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Capacity for 300mm wafers to grow 70% by 2017

Posted: 04 Jul 2013 ?? ?Print Version ?Bookmark and Share

Keywords:DRAM? foundries? wafer capacity?

According to the latest report from IC Insights, the majority of integrated circuit production has taken place on 300mm wafers since 2008. In terms of surface area shipped (i.e., on a normalized 200mm-equivalent wafer basis), 300mm wafers represented 56 per cent of worldwide installed capacity in December 2012. The market analytics firm predicted that production using 300mm wafers will steadily increase and reach 70.4 per cent in 2017.

For the most part, 300mm fabs are, and will continue to be, limited to production of high-volume, commodity-type devices such as DRAMs and flash memories, and very recently image sensors and power management devices; complex logic and microcomponent ICs with large die sizes; and products manufactured by foundries, which can fill a 300mm fab by combining wafer orders from many sources.

The list of companies with the most 300mm wafer capacity includes DRAM and flash memory suppliers such as Samsung, SK Hynix, Toshiba, Micron, Elpida and Nanya; the industry's biggest IC manufacturer and dominant MPU supplier Intel; and two of the world's largest pure-play foundries TSMC and Globalfoundries, detailed IC Insights. These companies offer the types of ICs that benefit most from using the largest wafer size available to best amortise the manufacturing cost per die.

It is interesting to point out that when (or if) the pending acquisition of Elpida by Micron goes through as expected, the merged company will have the industry's second-largest share of 300mm wafer fabrication capacity, trailing only fellow memory chip manufacturer Samsung.

Meanwhile, the share of the industry's monthly wafer capacity represented by 200mm wafers is expected to drop from 32 per cent in December 2012 to 21 per cent in December 2017. Fabs running 200mm wafers will continue to be profitable for many more years and be used to fabricate numerous types of ICs such as speciality memories, image sensors, display drivers, microcontrollers, analogue products and MEMS-based devices. Such devices are certainly practical in fully depreciated 200mm fabs that were formerly used in making devices now produced on 300mm wafers.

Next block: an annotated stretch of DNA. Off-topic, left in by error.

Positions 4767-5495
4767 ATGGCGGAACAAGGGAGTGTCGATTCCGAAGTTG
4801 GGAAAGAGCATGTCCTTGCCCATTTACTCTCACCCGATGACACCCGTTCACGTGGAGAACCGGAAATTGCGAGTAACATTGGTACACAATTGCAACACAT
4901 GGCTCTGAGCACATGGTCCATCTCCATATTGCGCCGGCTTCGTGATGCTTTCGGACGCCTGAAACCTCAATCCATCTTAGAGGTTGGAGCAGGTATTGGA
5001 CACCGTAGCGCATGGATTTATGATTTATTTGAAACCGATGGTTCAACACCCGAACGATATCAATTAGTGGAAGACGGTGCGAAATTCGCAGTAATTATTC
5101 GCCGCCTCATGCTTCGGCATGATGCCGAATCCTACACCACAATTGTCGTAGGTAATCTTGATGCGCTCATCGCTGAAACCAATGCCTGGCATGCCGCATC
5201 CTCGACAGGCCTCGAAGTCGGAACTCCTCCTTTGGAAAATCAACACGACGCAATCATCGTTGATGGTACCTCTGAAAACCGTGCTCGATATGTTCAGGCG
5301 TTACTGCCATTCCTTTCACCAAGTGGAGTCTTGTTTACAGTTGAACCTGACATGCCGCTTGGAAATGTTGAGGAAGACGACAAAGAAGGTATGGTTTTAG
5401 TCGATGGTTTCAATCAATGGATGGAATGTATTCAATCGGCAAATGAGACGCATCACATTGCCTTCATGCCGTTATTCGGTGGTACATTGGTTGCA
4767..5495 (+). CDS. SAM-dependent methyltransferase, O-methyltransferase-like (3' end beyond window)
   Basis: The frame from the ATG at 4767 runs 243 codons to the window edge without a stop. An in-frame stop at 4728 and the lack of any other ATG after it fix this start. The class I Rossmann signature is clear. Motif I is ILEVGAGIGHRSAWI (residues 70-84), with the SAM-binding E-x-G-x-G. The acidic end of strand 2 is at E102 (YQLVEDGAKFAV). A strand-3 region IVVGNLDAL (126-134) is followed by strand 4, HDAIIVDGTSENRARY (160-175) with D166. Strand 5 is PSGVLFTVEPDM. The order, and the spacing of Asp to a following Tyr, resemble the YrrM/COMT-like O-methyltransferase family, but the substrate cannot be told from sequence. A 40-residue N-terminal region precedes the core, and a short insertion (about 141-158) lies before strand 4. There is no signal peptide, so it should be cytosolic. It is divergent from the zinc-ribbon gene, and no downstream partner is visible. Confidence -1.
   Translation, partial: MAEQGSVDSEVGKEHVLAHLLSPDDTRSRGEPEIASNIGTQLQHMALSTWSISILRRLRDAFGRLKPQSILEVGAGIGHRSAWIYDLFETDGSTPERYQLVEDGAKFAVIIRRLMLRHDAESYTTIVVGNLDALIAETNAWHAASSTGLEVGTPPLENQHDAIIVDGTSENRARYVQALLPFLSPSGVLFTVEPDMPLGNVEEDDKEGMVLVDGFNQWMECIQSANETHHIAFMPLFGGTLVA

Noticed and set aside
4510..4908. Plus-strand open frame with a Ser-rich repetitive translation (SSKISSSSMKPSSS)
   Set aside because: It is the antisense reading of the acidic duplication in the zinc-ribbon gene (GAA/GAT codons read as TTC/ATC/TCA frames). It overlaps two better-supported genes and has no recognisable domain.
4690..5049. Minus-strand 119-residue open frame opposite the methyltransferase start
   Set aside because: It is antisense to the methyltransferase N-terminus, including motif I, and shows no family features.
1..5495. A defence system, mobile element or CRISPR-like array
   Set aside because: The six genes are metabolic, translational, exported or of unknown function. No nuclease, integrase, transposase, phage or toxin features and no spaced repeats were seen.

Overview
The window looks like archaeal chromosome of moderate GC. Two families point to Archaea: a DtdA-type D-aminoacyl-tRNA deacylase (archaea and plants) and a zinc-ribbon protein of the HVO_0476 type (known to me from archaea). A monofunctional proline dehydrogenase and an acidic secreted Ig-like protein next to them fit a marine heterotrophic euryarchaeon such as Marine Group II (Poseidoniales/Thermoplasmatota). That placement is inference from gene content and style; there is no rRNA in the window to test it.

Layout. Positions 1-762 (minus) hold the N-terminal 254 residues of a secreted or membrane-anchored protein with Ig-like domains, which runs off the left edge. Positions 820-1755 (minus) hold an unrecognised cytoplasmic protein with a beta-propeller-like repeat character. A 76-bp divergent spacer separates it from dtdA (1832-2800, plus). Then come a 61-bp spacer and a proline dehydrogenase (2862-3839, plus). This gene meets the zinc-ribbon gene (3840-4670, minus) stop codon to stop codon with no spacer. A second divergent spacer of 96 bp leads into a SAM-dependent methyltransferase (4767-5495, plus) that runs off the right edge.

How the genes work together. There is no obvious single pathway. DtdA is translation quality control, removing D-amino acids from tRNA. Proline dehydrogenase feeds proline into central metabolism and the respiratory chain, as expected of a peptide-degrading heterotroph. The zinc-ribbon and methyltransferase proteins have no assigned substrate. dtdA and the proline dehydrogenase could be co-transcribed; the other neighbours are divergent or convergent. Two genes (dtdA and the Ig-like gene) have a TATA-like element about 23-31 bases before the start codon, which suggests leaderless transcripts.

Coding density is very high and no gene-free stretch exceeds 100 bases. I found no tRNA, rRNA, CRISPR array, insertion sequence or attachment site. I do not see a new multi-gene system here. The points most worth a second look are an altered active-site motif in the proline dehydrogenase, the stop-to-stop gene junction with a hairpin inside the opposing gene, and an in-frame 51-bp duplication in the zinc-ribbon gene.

A significant trend with regard to the industry's IC manufacturing base, and a perhaps worrisome one from the perspective of companies that supply equipment and materials to chip makers, is that as the industry moves IC fabrication onto larger wafers in bigger fabs, the group of IC manufacturers continues to shrink in number. There are about 61 per cent fewer companies that own and operate 300mm wafer fabs than 200mm fabs. The distribution of worldwide 300mm wafer capacity among those manufacturers is very top-heavy. When 450mm wafer fabrication technology comes into existence, this manufacturer group is predicted to shrink even further to a maximum of just 10 companies, and a few of those are questionable. Despite growing momentum, IC Insights expects that 450mm wafer capacity will account for only one-tenth of a per cent of global IC capacity in December 2017.

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